The structural spine for NASA’s new Orion capsule that will be used in the unmanned EM-1 mission to the moon in 2018 arrived at the Kennedy Space Center last week and now NASA is showing it to the world like a proud father.
Orion Capsule is a long ways from finished
The pressure vessel arrived at Kennedy Space Center after a flight on NASA’s Super Guppy aircraft the agency uses for awkwardly sized cargo based on the 1950s Boeing 377 “Stratocruiser” passenger plane but with a fuselage modified to take on oversized cargo making it resemble a pregnant (flying) fish.
While the EM-1 mission is a unmanned mission to the moon, its purpose is to get NASA closer to a manned journey to Mars some time in the 2030s to fulfill the agency’s “Journey to Mars” program.
NASA along with Lockheed Martin will now have roughly two years to install the systems that will make a mission to the moon a reality, these installations will require well over 100,000 different components necessary to make the trip.
“Unmanned mission to the moon” is a bit of a misnomer as the flight will take the capsule, with the help of NASA’s newest and biggest rocket the Space Launch System (SLS) thousands of miles past the moon and then return the capsule to Earth. The mission will take roughly three-weeks round trip.
Orion will carry a crew
Assuming NASA can get the funding it requires, the agency plans to repeat the mission, with a few modifications, with a human crew three years later in 2021.
“We are targeting the first crewed flight for around 2021 on Exploration Mission-2 (EM-2),” Mark Geyer,, deputy director of NASA’s Johnson Space Center in Houston, Recently told Universe Today.
“Achieving the 2021 launch date depends on received a sufficient budget to achieve the mission milestones and timelines.”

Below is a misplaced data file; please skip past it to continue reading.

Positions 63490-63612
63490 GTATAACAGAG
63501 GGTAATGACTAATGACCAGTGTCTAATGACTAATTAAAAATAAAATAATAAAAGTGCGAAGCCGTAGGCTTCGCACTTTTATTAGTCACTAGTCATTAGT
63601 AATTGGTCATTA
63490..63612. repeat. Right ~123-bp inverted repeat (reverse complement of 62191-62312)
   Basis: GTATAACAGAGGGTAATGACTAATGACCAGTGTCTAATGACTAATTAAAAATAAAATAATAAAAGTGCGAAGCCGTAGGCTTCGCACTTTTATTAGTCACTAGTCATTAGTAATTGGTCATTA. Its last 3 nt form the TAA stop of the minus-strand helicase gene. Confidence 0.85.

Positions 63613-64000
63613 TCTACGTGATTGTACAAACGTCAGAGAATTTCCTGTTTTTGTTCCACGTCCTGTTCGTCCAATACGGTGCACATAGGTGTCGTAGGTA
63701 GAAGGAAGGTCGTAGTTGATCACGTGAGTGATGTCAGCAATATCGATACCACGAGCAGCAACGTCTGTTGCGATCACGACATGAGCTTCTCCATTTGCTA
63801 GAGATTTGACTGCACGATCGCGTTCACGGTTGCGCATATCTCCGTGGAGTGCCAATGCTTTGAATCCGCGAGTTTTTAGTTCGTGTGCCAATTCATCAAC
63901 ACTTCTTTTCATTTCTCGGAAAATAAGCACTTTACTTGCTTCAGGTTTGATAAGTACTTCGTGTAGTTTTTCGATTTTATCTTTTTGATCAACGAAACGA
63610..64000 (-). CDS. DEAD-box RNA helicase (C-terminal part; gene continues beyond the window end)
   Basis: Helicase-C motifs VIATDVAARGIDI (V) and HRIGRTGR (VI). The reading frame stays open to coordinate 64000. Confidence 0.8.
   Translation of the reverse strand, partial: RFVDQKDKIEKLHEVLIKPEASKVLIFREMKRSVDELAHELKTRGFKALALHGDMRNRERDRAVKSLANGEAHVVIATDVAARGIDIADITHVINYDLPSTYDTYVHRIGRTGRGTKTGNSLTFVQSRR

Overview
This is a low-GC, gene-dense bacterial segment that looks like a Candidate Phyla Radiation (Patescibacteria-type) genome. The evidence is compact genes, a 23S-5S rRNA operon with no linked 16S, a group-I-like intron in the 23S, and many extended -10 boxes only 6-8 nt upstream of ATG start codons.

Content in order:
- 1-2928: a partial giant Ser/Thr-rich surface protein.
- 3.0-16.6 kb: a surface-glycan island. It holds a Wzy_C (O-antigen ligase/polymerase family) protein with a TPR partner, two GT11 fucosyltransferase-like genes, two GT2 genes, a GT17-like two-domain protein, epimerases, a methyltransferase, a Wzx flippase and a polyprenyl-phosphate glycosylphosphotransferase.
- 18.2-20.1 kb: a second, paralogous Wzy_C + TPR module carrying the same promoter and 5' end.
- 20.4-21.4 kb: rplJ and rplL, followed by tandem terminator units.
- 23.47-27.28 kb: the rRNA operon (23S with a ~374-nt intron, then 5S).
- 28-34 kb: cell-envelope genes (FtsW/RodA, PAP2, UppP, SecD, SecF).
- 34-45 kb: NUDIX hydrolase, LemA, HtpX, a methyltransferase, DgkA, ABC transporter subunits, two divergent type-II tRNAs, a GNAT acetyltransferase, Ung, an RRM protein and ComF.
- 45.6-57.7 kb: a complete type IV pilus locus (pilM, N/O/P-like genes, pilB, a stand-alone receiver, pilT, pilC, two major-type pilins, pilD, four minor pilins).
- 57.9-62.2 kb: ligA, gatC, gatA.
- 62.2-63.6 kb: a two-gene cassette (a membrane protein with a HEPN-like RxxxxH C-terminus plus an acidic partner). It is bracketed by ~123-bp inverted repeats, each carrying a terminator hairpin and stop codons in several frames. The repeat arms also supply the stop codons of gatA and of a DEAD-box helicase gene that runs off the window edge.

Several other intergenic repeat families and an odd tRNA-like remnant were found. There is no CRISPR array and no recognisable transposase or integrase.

Orion pressure vessel was put together in New Orleans
The vessel, that again, is the core of the capsule that will be taken beyond the moon and back is olive green in color and present weights about 2700 pounds, is roughly 10 feet tall and over 15 feet in diameter. The “human component” was assembled by primary contractor Lockheed Martin and NASA at the agency’s Michoud Assembly Facility.
Presently, the vessel does not have the thermal protection it need for a trip into space and back and will be considerably larger at launch once the heat shield is installed. Additionally, it will become much, much heavier by the time the aforementioned 100,000 components are installed.
We plan to power on this Orion one year from now,” Mike Hawes, Lockheed Martin Orion vice president and program manager is on record as saying.
“The structure shown here is 500 pounds lighter than its Exploration Flight Test-1 (EFT-1) counterpart,” said Hawes. “Once the final structural components such as longerons, bolts and brackets are added, total crew module structural weight savings from EFT-1 to EM-1 will total 700 pounds.”
The team that has gotten the pressure vessel to this point is effectively done now with the engineers and hard work now falling to the Kennedy Space Center.
Beyond the myriad additions tasked to the Florida team, “the crew module will undergo several tests to ensure the structure is perfectly sound before being integrated with other elements of the spacecraft. First it will undergo proof-pressure testing where the structural welds are stress tested to confirm it can withstand the environments it will experience in space. The team will then use phased array technology to inspect the welds to make sure there are no defects. Additional structural tests will follow including proof-pressure testing of the fluid system welds and subsequent x-ray inspections,” say NASA officials.